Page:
When the world moves too fast
© Copyright 1994-2002, Rishab Aiyer Ghosh. All rights reserved.
Electric Dreams #77

When the world moves too fast, a delay can be valuable. This is not to say that instant access to everything is devalued when it becomes ubiquitious. Well, not quite. But variety - value flowing against the norm - is as much a part of the knowledge revolution as is the immediacy of instant access. Both are consequences, not causes, of the inherent properties of a knowledge economy, of decentralisation and deformalisation. Immediacy does not make the knowledge economy and, while generally useful, does have its occasional disadvantages.

The immense value of immediacy is often illustrated with examples from the changing shape of the media. Although the practical purpose of watching missiles flying over the skies of Baghdad is unclear, most people found something fantastic about perceiving, almost experiencing, the Gulf War in real time over CNN. So we can assume that this was valuable, as much as anything else in the intangible knowledge market.

The worth of this medium was clearly in its immediacy, in its providing multi-sensory inputs directly from where the action was, while it was happening. If one ignores the fact that the camera is rarely objective, and conveys original expression or bias with equal ease, than it is also clear that the worth of immediacy was not just in the conquest of time, but in the conquest of intelligence.

Immediacy hacks away at the levels of time-consuming intelligent processing that goes into editing information, in favour of giving it to the consumer raw. Consumers are supposed to have whatever expertise is necessary for such processing, and to do so themselves. Presuming consumers to be dumb would be insulting, though perhaps accurate; but presuming them to be capable of processing information instantly, at the speed raw data arrive, would be naive. Intelligence needs time.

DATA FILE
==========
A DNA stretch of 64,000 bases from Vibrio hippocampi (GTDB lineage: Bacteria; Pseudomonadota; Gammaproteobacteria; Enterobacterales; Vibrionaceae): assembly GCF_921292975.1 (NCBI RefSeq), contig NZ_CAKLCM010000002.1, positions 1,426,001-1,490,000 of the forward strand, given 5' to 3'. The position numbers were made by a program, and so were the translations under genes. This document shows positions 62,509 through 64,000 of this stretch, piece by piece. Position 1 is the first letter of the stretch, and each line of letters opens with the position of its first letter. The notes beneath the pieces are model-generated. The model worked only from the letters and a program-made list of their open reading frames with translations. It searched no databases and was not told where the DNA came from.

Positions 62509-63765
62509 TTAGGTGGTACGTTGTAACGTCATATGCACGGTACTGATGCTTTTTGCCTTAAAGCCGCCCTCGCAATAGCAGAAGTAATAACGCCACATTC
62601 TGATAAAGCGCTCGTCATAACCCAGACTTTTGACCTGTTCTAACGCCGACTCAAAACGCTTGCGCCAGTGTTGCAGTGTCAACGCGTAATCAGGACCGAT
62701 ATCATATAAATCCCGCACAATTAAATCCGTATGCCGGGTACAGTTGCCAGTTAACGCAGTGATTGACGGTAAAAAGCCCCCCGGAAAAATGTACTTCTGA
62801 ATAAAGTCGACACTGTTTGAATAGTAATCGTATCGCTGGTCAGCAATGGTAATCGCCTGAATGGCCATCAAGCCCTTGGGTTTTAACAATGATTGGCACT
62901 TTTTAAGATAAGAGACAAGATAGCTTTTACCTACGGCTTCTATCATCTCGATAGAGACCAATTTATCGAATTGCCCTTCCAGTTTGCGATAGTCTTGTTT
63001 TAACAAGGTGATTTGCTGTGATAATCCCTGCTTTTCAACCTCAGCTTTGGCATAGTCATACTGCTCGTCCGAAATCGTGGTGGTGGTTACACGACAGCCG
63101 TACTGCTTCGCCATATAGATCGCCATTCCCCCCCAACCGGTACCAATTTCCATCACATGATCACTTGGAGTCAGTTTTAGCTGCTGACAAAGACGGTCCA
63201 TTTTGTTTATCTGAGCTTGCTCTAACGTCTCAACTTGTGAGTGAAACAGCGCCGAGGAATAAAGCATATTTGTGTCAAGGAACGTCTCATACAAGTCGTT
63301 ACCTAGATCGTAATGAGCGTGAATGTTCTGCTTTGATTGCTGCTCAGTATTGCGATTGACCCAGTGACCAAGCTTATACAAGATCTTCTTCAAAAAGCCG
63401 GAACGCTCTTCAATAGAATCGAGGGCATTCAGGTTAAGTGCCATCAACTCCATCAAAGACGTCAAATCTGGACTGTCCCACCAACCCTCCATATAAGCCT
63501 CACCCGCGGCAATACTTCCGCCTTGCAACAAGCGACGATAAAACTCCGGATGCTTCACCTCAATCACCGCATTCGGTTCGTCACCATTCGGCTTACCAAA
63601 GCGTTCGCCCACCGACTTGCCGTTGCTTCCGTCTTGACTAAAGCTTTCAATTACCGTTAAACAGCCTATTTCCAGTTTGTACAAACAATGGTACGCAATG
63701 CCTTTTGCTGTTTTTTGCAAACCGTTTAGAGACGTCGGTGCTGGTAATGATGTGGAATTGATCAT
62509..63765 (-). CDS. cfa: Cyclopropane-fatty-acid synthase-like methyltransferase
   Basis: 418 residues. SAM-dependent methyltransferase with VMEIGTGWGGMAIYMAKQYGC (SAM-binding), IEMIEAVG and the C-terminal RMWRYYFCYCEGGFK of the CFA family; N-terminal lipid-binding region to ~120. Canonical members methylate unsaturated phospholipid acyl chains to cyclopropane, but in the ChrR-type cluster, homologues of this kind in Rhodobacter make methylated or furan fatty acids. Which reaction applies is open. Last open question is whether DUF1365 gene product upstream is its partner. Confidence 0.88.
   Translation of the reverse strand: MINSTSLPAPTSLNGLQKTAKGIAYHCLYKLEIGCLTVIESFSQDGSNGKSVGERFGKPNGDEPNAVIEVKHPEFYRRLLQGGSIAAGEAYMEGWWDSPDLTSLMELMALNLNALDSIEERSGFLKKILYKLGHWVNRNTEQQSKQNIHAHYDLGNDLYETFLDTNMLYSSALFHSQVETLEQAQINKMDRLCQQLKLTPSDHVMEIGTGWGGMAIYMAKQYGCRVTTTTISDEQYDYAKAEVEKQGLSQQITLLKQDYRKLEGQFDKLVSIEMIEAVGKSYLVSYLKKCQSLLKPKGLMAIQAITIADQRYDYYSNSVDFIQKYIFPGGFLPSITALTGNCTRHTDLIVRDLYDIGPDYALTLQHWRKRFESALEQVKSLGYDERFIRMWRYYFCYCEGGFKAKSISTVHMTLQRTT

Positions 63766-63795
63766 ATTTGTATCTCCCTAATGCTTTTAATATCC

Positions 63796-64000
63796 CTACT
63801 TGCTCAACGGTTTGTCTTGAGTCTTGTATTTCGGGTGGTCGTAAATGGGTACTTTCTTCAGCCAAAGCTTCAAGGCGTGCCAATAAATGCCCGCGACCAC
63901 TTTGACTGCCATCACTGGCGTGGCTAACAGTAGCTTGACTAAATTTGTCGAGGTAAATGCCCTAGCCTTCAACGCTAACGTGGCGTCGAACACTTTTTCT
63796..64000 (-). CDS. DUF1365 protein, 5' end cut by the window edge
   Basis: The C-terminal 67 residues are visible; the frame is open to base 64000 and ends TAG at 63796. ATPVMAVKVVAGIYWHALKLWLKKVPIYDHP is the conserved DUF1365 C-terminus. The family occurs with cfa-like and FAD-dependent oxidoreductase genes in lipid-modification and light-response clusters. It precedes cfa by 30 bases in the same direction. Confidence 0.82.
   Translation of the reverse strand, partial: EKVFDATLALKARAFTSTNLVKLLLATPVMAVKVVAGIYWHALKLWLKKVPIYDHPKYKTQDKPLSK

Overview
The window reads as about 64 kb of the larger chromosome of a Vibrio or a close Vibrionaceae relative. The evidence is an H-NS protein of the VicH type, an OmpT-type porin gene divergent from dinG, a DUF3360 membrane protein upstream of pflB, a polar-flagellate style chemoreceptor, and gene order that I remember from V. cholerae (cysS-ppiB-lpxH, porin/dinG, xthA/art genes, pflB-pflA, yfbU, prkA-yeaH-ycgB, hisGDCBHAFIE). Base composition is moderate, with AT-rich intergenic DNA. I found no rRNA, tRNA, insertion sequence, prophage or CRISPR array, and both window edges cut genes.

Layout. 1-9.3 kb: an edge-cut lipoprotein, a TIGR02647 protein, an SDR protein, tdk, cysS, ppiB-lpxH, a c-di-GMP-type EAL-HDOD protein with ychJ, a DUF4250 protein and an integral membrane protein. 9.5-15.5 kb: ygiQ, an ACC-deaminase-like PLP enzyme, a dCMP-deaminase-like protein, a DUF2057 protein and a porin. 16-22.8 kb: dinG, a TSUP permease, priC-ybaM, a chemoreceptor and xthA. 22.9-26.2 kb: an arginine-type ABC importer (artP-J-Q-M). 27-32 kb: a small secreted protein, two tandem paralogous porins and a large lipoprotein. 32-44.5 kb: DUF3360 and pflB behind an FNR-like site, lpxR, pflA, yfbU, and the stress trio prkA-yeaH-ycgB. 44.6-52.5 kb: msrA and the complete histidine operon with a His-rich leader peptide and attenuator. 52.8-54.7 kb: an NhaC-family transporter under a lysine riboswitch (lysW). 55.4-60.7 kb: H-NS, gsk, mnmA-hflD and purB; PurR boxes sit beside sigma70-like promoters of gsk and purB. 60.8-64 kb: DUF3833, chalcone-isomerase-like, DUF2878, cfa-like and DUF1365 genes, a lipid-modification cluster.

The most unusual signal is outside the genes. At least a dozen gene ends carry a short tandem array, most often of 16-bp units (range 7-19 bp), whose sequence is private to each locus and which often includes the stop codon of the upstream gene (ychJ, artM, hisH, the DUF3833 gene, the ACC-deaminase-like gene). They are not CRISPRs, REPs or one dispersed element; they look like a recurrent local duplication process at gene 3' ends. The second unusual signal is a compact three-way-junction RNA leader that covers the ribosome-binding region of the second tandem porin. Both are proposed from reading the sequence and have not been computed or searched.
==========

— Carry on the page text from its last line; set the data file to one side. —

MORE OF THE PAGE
Time is something with which immediacy - instant access - is not on very good terms. When immediacy (outside the realms of tactile perception) was but science fiction, time was nothing special. The less of it, the better. Technology gave life to that maxim, and as speed grew value the pendulum swung towards immediacy. But when everything happens at once, deliberation becomes valuable again. To borrow from the media world again - people will always find value in the Economist article a week after the bombs fall.

Immediacy's advantages are many, and they apply widely to the world at large, far beyond the confines of the media business. Its disadvantages will be similarly widespread. Time is of the essence, and will have positive as well as negative worth. Although immediacy's cause, decentralisation, works against intermediaries, middlemen who provide some service - apart from simply being in the middle - will profit from much needed pauses for thought amidst the headlong rush for progress.

Already, even in this age of just-in-time deliveries, some people not only avoid paying penalties for delays, but charge for them. Consultants, mercenaries paid by the hour or the day, have always known the positive worth of time - their time - to clients. In a superfast knowledge economy that compromises intelligence for time, these presumed pockets of expertise will definitely not be a dying breed.

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